- All staff should be able to deliver the brand promise. Staff should be able to articulate what the organization does and what are the core values. (I don’t know how many times I’ve been asked during a brand training, jokingly, “Will I be tested on this?” My first response is usually, I hope that this content becomes so natural and integrated into your work, you won’t need a test But if that’s what it would take to keep you on brand message, then yeah, I’ll test you, and also give you opportunities to practice and refresh your skills.) In addition, all staff—not just fundraising and communications staff—should be able to share what distinguishes their organization from others, and they should be able to share vivid stories and examples that bring the organization’s work to life. And if the organization truly has a commitment to all staff becoming brand ambassadors, that means that new staff coming on board need to be oriented to the brand, right away, and existing staff should have regular opportunities to refresh their skills.
- I feel like this should go without saying, but if the organization has serious issues with its organizational culture – as evidenced by less-than-stellar employee survey ratings, lots of internal grumblings, and a lot of confusion about what the organization’s mission and values are—than successful execution on the organization’s brand identity is not going to happen. Satisfied, fulfilled employees make the best brand ambassadors. A positive organizational culture is the prerequisite for a successful brand, and in the best of circumstances, you can have a plan for how to execute intentionally and compellingly to make progress on both. I’m not saying that organizational cultures are easy fixes—in fact, I think the opposite—but I am saying that you won’t be able to make much headway on brand execution if your culture is seriously messed up.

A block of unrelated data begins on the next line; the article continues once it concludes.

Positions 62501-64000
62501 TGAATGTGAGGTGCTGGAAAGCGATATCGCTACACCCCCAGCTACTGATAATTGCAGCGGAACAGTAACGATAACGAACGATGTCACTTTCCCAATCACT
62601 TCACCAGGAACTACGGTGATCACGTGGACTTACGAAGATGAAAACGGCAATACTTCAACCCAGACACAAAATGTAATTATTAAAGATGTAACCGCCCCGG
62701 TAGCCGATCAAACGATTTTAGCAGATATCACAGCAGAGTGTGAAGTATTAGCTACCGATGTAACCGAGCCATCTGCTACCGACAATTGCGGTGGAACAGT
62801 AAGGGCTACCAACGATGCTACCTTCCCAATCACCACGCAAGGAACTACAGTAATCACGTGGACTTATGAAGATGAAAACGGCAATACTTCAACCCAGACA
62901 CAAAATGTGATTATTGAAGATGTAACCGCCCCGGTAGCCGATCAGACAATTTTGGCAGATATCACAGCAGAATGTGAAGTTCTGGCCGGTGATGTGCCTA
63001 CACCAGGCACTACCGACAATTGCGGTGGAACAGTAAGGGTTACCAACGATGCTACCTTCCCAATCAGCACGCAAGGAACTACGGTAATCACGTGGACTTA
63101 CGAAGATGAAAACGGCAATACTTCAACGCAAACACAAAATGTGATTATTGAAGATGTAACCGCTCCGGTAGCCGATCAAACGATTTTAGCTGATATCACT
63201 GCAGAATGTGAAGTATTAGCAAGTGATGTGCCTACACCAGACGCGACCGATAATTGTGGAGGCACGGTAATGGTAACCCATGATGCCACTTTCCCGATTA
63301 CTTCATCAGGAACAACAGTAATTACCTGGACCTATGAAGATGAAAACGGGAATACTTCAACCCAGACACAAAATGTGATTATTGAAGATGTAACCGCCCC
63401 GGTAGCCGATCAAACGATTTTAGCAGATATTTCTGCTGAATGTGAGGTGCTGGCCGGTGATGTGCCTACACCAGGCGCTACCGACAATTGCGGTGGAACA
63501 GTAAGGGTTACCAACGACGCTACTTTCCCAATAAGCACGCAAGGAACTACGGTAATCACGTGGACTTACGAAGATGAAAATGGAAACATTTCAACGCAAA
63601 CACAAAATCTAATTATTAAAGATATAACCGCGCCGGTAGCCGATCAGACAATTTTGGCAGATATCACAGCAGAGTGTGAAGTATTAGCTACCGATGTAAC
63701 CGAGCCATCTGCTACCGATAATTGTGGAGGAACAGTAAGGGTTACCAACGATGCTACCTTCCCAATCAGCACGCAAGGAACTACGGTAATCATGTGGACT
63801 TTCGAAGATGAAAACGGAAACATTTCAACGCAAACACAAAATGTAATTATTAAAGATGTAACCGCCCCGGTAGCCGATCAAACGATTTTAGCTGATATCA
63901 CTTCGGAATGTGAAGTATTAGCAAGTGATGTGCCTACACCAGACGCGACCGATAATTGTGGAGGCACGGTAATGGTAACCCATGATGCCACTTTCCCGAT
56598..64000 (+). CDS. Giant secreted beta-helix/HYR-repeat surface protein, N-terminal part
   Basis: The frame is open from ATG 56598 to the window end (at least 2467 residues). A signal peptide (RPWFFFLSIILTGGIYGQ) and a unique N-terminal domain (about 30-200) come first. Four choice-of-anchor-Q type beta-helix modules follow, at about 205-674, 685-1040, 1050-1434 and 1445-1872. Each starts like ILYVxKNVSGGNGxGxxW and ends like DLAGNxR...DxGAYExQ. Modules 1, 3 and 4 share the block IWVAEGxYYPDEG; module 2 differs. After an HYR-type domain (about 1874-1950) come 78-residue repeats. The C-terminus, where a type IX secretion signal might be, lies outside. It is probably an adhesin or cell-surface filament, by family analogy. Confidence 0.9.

So if your organization is in the hunt for brand success, as a means to engage more deeply with your audiences and partners and supporters, then pay as much attention to how you plan to live your brand promise as you would to the creation or updating of your strategy. Think about what it would actually look like and feel like, to deliver on that brand promise. Think about what the rewards would be in terms of organizational outcomes, including employee satisfaction. In other words, be your brand.